world bank

Evidence on McKinsey's bad forest influence grows

Posted by davidritter — 22 June 2011 at 2:53pm - Comments
Logger with a chainsaw on a tree stump in Papua New Guinea
All rights reserved. Credit: Greenpeace/Jeremy Sutton-Hibbert
McKinsey's advice on climate and forests could lead to more deforestation in countries like Papua New Guinea

Back in April, we revealed serious defects in national plans to reduce carbon emissions from deforestation, due to the influence of global mega-consultancy firm McKinsey. Incredibly, McKinsey’s advice to forest nations could actually lead to increased deforestation, more carbon emissions, huge loss of biodiversity and violations of human rights. Now we’ve taken another step in building pressure on McKinsey.

Bad Influence at the World Bank

Posted by davidritter — 18 April 2011 at 10:52am - Comments
Deforestation could increase in the Congo due to McKinsey advice
All rights reserved. Credit: © Greenpeace
Deforestation could increase in the Congo due to McKinsey advice

In her blog post last week, my colleague Tracy explained why Greenpeace has taken on one of the big beasts of the corporate jungle: the consultancy firm McKinsey. These guys are at the top of the tree when it comes to advising governments on forests, so we’ve published a report investigating  them called Bad Influence: How McKinsey-inspired plans lead to rainforest destruction. 

New report: Climate change will destroy the economy of most of the countries in the world

Posted by christian — 2 October 2009 at 4:49pm - Comments

A new report on the costs of adapting to climate change is a wake-up call to the rich world

There's a curious irony at the heart of climate change. We, that is, the rich countries, have largely caused the problem. But we aren't the one who are going to suffer the most because of it.

In fact, one of the main reasons we are as rich as we are is because we have burnt the most fossil fuels. Britain, for example, was the home of the largely-coal-powered Industrial revolution, and because we got an early lead on burning coal, we are not only relatively well off, we also lead the world in historical emissions. In total, throughout history, the British have emitted more carbon per head of population than anyone else.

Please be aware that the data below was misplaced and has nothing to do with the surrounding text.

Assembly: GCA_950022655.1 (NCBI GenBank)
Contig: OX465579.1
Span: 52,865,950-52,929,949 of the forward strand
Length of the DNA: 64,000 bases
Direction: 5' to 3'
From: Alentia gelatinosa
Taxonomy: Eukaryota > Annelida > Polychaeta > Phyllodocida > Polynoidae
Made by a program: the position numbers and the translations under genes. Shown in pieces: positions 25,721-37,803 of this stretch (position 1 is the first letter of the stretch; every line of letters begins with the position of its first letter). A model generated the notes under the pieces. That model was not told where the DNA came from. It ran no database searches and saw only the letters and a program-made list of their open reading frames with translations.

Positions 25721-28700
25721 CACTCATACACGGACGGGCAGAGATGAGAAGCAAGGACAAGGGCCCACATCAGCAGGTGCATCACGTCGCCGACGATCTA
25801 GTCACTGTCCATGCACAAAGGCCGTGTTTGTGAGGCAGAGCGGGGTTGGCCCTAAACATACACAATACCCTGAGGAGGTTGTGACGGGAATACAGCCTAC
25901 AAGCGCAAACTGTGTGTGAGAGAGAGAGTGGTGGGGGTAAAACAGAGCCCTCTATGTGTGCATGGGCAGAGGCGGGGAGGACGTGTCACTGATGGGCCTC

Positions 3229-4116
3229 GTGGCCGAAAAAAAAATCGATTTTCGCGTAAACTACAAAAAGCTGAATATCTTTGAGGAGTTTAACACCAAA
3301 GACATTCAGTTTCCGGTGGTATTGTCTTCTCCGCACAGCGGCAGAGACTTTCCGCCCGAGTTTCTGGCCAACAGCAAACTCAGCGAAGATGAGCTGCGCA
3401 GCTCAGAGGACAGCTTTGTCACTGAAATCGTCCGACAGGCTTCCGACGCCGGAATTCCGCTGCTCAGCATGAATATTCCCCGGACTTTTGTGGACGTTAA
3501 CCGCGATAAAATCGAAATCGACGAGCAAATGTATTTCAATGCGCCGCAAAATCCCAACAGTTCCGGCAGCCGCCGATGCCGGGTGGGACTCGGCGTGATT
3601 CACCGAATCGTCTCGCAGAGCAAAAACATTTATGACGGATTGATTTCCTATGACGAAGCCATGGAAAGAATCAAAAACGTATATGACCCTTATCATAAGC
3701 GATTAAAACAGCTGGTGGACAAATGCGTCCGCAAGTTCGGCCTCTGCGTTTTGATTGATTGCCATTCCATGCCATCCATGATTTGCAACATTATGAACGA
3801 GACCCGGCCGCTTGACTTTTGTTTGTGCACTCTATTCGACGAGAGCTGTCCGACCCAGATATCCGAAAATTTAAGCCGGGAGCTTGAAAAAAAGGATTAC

Slaughtering the Amazon: World Bank withdraws loans from Amazon destroyers

Posted by christian — 18 June 2009 at 10:31am - Comments

slaughtering the amazon cover

Slaughtering the Amazon - Cattle ranching is the primary driver of forest destruction in the Brazilian Amazon, with 79.5 percent of deforested land used for cattle pastures.

Just two weeks after our exposé 'Slaughtering the Amazon' showed how the Brazilian cattle industry is decimating the Amazon rainforest, companies and the World Bank are already beginning to sever their links with the slaughterhouses and farms involved.

Greenpeace response on G20 communique

Last edited 2 April 2009 at 5:50pm
2 April, 2009

Commenting on the G20 communique, Greenpeace executive director John Sauven said:

"Tacking climate change on to the end of the communique as an after thought does not demonstrate anything like the seriousness we needed to see. Hundreds of billions were found for the IMF and World Bank, but for making the transition to a green economy there is no money on the table, just vague aspirations, talks about talks and agreements to agree."